History of OktoberFest

Munich GermanyBayern, the home of Oktoberfest, one of the biggest beer bashes around the world. Bayern, known to English speakers as Bavaria, is a southern German state which is best known for Munich, beer central. It is here where you can get your beer drinkin’ on with the best of them.

Oktoberfest is a 16 day yearly festival celebrated in late September into early October. Oddly enough, Oktoberfest starts in September but it’s truth enough for the Germans. The worlds largest fair, centered in Munich, attends six million people roaring to party (and yes, to drink some beer).

You don’t have to be a big sauerkraut fan to love Oktoberfest because it’s celebrated all around the world in an attempt to mimic the fun of Munich.

Unfortunately, the beer bash was put on hold from 1914 through 1918 because of World War I and two years later they held an “Autumn Fest” but nothing compared to a traditional Oktoberfest. Another two years they held it off again because of inflation but Oktoberfest wouldn’t fade away.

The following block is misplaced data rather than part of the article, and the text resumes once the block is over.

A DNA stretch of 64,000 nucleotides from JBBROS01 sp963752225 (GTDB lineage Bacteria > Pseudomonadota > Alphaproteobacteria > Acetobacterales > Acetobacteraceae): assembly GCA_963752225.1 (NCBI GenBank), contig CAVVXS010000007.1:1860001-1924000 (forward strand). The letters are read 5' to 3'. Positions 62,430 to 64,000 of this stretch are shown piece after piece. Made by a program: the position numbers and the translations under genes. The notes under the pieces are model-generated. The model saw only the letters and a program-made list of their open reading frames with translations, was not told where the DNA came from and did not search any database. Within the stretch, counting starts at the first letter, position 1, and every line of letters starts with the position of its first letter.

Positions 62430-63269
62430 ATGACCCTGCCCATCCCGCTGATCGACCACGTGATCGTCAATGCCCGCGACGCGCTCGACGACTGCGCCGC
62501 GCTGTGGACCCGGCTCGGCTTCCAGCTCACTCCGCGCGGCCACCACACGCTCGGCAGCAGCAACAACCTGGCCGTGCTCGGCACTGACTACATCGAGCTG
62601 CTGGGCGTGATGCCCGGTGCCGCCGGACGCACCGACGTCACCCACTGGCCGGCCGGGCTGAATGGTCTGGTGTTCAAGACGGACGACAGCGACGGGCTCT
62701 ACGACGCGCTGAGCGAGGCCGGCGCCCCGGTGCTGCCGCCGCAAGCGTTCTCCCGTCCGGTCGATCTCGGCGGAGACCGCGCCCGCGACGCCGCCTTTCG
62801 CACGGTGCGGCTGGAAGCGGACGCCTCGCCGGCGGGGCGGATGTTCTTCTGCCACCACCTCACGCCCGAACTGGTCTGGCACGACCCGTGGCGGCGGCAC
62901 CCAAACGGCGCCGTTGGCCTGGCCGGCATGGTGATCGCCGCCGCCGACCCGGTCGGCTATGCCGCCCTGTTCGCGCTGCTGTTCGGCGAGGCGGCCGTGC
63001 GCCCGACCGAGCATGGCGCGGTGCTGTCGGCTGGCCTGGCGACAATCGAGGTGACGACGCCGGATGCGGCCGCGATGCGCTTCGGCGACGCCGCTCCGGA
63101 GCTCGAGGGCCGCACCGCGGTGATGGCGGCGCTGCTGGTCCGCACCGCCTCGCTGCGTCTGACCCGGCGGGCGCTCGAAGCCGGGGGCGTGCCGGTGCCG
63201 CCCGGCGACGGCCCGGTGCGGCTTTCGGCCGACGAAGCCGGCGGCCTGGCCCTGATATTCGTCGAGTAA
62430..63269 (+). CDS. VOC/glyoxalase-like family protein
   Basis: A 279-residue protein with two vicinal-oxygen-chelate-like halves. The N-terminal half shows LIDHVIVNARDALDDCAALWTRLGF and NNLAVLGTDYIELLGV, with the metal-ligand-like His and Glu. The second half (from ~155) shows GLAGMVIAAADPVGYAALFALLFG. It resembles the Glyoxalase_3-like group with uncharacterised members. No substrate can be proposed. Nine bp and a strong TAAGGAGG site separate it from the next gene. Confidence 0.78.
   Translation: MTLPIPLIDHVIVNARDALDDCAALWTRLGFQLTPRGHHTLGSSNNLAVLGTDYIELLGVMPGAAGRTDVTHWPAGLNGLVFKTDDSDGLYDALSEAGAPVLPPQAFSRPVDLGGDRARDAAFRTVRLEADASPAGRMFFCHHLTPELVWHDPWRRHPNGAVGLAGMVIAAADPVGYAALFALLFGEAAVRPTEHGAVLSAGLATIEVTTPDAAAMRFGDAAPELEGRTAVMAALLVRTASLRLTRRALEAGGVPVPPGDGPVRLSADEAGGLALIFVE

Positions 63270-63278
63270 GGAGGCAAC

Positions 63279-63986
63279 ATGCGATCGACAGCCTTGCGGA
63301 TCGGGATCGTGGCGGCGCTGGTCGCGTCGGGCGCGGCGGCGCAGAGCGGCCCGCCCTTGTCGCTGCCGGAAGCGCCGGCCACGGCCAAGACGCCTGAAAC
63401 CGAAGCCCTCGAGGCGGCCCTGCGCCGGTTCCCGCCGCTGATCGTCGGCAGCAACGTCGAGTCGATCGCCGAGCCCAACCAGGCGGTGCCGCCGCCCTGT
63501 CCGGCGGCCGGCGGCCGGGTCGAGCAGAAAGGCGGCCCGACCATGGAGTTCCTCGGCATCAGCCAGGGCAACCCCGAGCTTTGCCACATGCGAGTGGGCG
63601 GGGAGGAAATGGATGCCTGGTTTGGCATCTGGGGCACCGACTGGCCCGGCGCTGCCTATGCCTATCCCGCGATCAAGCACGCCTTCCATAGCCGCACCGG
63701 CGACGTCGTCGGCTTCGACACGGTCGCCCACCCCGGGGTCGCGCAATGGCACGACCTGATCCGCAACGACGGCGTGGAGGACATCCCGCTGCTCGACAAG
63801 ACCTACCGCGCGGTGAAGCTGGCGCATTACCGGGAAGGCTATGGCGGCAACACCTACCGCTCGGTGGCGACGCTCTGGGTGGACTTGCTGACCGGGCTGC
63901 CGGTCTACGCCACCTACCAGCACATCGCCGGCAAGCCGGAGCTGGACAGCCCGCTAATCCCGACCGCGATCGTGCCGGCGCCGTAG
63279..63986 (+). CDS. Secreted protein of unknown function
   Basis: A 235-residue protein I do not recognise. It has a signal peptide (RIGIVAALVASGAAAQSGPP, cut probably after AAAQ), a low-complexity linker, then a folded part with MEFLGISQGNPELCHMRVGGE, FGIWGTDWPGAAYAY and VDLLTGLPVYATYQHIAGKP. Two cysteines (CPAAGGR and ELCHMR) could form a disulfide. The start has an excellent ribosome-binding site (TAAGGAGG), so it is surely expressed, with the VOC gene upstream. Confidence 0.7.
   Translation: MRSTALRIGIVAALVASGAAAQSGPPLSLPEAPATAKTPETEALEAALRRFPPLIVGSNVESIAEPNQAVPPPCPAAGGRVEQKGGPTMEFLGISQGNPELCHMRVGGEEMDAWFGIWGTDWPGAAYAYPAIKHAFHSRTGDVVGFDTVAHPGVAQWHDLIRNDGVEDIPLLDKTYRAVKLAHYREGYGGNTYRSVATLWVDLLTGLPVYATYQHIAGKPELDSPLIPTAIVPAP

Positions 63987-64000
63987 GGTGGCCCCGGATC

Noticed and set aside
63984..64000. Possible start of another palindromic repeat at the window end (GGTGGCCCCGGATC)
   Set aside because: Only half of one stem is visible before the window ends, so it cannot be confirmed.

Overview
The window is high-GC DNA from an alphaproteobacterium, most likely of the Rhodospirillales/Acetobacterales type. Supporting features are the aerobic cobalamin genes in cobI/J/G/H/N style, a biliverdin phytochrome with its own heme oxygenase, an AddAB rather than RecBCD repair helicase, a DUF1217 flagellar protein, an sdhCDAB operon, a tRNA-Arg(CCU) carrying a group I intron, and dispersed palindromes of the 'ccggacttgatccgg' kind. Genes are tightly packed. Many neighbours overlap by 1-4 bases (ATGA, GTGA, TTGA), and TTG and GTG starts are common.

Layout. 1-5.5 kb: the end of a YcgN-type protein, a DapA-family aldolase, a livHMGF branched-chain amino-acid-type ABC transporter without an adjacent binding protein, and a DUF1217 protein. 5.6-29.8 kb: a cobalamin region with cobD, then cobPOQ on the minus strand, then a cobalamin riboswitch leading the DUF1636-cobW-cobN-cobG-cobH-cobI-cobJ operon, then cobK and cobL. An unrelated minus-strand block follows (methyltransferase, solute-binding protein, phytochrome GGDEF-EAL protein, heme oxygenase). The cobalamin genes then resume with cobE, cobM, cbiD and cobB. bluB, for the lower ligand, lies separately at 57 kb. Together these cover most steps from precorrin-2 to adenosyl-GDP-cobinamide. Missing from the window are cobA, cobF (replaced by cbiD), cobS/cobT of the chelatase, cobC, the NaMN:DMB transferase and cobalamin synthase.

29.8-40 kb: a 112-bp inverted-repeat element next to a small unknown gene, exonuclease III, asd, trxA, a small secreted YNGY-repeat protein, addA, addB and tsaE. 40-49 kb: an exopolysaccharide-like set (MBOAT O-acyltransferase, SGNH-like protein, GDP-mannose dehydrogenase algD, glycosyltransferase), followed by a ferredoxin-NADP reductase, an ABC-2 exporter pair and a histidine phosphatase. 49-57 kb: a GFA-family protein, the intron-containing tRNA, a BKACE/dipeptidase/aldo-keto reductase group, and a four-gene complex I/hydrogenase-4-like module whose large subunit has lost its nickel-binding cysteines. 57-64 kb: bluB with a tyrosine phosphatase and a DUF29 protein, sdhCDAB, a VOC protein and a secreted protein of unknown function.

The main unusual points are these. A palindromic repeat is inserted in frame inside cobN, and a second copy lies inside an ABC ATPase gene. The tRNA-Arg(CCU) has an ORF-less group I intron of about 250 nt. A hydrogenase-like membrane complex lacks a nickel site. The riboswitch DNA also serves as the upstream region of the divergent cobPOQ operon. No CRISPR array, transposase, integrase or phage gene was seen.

Wikipedia has some impressive facts (fake or real, they’re neat):

  • 12,000 people are employed at the Oktoberfest. Of these, 1600 are waitresses[Barmaids].
  • There is seating available for 100,000 people.
  • The six Oktoberfest breweries, (Spaten, Augustiner, Paulaner, Hacker-Pschorr, Hofbräu, Löwenbräu) sold 6.1 million mugs of beer in 2006.
  • 102 Roasted Oxen
  • 219,442 pairs of sausages
  • 459,279 roasted chickens
  • 60% of the visitors arrive via public transport

Oktoberfest

There is so much refuse and waste from Oktoberfest that the city streets are washed down nightly to prepare for the next day of celebration and the waste is hauled away. Of course, lines for the toilets are extremely long and people using the stalls for a quiet place to make mobile phone calls doesn’t help (a problem that may get solved by blocking mobile phone access in the future).

Category:

Beer, Germany, Oktoberfest